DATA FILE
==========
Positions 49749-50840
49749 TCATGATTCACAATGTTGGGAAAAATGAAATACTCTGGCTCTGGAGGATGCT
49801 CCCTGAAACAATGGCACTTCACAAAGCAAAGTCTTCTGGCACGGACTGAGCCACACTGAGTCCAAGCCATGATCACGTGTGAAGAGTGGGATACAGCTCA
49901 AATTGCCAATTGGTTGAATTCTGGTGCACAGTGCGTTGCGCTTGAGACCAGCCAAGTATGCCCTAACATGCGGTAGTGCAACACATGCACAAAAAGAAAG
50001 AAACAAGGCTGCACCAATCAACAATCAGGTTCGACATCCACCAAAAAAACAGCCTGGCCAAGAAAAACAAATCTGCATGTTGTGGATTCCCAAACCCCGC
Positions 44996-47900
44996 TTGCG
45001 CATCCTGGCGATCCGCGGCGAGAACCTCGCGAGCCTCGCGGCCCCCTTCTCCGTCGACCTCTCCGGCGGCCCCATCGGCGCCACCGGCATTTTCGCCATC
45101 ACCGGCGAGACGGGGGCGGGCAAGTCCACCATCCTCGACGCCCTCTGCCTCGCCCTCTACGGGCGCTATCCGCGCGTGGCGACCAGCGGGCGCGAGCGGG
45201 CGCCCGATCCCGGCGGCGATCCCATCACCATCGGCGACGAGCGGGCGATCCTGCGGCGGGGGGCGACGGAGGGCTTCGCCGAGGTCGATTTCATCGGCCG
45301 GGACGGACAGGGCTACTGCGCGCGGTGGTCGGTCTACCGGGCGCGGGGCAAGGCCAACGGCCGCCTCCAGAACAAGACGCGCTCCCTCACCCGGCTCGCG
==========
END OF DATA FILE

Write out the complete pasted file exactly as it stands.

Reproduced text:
Positions 49749-50840
49749 TCATGATTCACAATGTTGGGAAAAATGAAATACTCTGGCTCTGGAGGATGCT
49801 CCCTGAAACAATGGCACTTCACAAAGCAAAGTCTTCTGGCACGGACTGAGCCACACTGAGTCCAAGCCATGATCACGTGTGAAGAGTGGGATACAGCTCA
49901 AATTGCCAATTGGTTGAATTCTGGTGCACAGTGCGTTGCGCTTGAGACCAGCCAAGTATGCCCTAACATGCGGTAGTGCAACACATGCACAAAAAGAAAG
50001 AAACAAGGCTGCACCAATCAACAATCAGGTTCGACATCCACCAAAAAAACAGCCTGGCCAAGAAAAACAAATCTGCATGTTGTGGATTCCCAAACCCCGC
Positions 44996-47900
44996 TTGCG
45001 CATCCTGGCGATCCGCGGCGAGAACCTCGCGAGCCTCGCGGCCCCCTTCTCCGTCGACCTCTCCGGCGGCCCCATCGGCGCCACCGGCATTTTCGCCATC
45101 ACCGGCGAGACGGGGGCGGGCAAGTCCACCATCCTCGACGCCCTCTGCCTCGCCCTCTACGGGCGCTATCCGCGCGTGGCGACCAGCGGGCGCGAGCGGG
45201 CGCCCGATCCCGGCGGCGATCCCATCACCATCGGCGACGAGCGGGCGATCCTGCGGCGGGGGGCGACGGAGGGCTTCGCCGAGGTCGATTTCATCGGCCG
45301 GGACGGACAGGGCTACTGCGCGCGGTGGTCGGTCTACCGGGCGCGGGGCAAGGCCAACGGCCGCCTCCAGAACAAGACGCGCTCCCTCACCCGGCTCGCG